Looking Down on the Rangeland

Looking down on the rangeland should not be considered a negative or derogatory aspect. This spring season is one of the most notable in terms of looking across the rangeland and making potential serious mistakes in analyzing what is happening. Statements like: “Never saw so much grass.” “The Spear Grass is taking over.” “I’m surprised there isn’t much Broom Weed this year.” “Weeds are taking over, if not killed there will be nothing to show for this rain we are receiving.” The list can go on for several pages and the statements may be correct, or incorrect.

 

Now let’s look down: The below picture is a good example of what the rangeland can tell us if we look closely. The reader will possibly be able to see things that I have missed -the point is- we have to look closely to determine what the range condition is, what the potential for the rest of the year might be and perhaps what should be done to make it better for the future.

 

Here are some of the things I see:

  1. Among all the plants seen the Reverchon bristle grass and another grass to the left, that is beyond my expertise to identify, are the only ones that have been grazed.
  2. Both grass plants have been grazed well below the 50% that many say is desired.
  3. The ground litter is very good except for the bare soil, and even it has a tolerable sprinkling of litter.
  4. There is possibly some sign of termite activity on the litter. This is not a bad thing as decomposition of plant material is important for soil health.
  5. The bare soil shows signs of pooling of rainfall and no erosion activity. Would take a ‘really’ big rain to run water.
  6. Some very palatable weeds are present such as one of the Plantains showing no evidence of grazing. Should sheep be added to the grazing mix?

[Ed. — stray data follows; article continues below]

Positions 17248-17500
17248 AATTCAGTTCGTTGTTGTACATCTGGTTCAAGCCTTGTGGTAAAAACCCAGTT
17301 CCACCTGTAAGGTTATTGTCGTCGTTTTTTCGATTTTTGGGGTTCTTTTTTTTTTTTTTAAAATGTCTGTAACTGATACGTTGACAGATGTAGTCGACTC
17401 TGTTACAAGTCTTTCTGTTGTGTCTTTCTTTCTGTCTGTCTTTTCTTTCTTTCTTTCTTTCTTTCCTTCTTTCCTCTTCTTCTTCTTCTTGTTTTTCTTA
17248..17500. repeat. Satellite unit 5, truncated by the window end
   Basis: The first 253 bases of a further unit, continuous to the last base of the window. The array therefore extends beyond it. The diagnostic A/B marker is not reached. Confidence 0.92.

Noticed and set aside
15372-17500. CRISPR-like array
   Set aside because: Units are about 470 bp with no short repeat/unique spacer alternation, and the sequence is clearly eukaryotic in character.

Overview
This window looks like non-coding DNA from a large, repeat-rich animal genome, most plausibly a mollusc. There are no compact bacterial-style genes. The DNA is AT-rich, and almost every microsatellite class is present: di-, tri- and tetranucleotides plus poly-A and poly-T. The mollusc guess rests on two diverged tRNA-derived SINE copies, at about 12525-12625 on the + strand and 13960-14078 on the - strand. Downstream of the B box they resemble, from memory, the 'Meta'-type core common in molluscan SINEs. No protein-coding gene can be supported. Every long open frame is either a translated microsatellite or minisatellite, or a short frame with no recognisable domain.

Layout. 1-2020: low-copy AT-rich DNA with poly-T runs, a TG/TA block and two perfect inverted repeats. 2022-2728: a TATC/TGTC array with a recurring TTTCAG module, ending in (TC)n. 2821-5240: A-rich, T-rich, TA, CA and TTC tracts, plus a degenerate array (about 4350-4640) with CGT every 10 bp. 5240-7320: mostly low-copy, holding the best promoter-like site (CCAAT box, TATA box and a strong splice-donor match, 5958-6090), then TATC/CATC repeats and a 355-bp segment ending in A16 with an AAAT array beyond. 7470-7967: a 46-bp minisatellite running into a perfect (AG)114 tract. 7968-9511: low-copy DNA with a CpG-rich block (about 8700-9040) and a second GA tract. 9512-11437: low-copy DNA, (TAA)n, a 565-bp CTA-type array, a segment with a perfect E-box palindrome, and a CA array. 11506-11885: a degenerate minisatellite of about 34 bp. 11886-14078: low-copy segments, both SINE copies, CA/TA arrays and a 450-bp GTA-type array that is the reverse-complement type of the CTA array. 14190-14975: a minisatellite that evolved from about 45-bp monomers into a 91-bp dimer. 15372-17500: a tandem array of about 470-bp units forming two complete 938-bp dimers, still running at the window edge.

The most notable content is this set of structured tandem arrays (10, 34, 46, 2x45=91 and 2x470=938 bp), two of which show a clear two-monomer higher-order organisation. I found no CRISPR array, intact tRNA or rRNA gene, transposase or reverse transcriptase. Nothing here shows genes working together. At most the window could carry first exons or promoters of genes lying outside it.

7. Annual Broom Weed is present. Will it dominate as the summer season progresses?
  8. To the right of the Reverchon are two small grasses, they do not appear to be seedlings and are probably lesser value short grasses. (Red Grama?)
  9. To the lower left of the Reverchon are grass seedlings, babies too young to identify, but are much wider leafed than the previous grass plant mentioned. Improving rangeland conditions?
  10. Texas winter grass to the far right shows no sign of grazing. As the spears of the seed head mature most grazing animals cease grazing it and move to other plants for grazing, unless that is all there is to graze and if that is the case animal condition may suffer.
  11. A large amount of grazable forage will be lost as summer heat reduces much of the cover to unusable grazing material. Low density grazing? A good cover crop that will be utilized by termites-earth worms-microbes-etc. to improve soil health.

The analysis of each site will always be different, but trends will be obvious with a little practice. One exciting trend noted this season is the increase of Buffalo Grass beneath the heavy cover of Texas Filaree. With a continuing effective graze-rest program this can be a ‘game changer’ with respect to drought resistance.

The management solutions to questions raised are up to the grazing manager. Looking down is the only way he can make an informed judgment.IMG_0293(2)

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Rangelands and Ranching: A Study of Proper Use of Rangelands & the Environment by Frank S Price

My son and I ranch a cow-calf, wooled sheep and hair sheep operation in West Central Texas. We operate 7 different grazing units and utilize a single herd, traditional pasture grazing program within all these units. My son represents is the 5th generation of this enterprise that was started in 1876 by my great grandfather. He and his brother began by driving a herd of cattle from Ennis Texas to Santa Anna Texas, ultimately driving the herd of cattle they had built to Kansas markets and returned to Sterling County, to begin a permanent ranching operation. Rainfall within our scattered operations runs from 17” to 20”. The winters, while going into the single digits on occasion are relatively mild compared to ranches further north, resulting in mostly mild winters producing usable cool season growth along with the dominant warm season plants.

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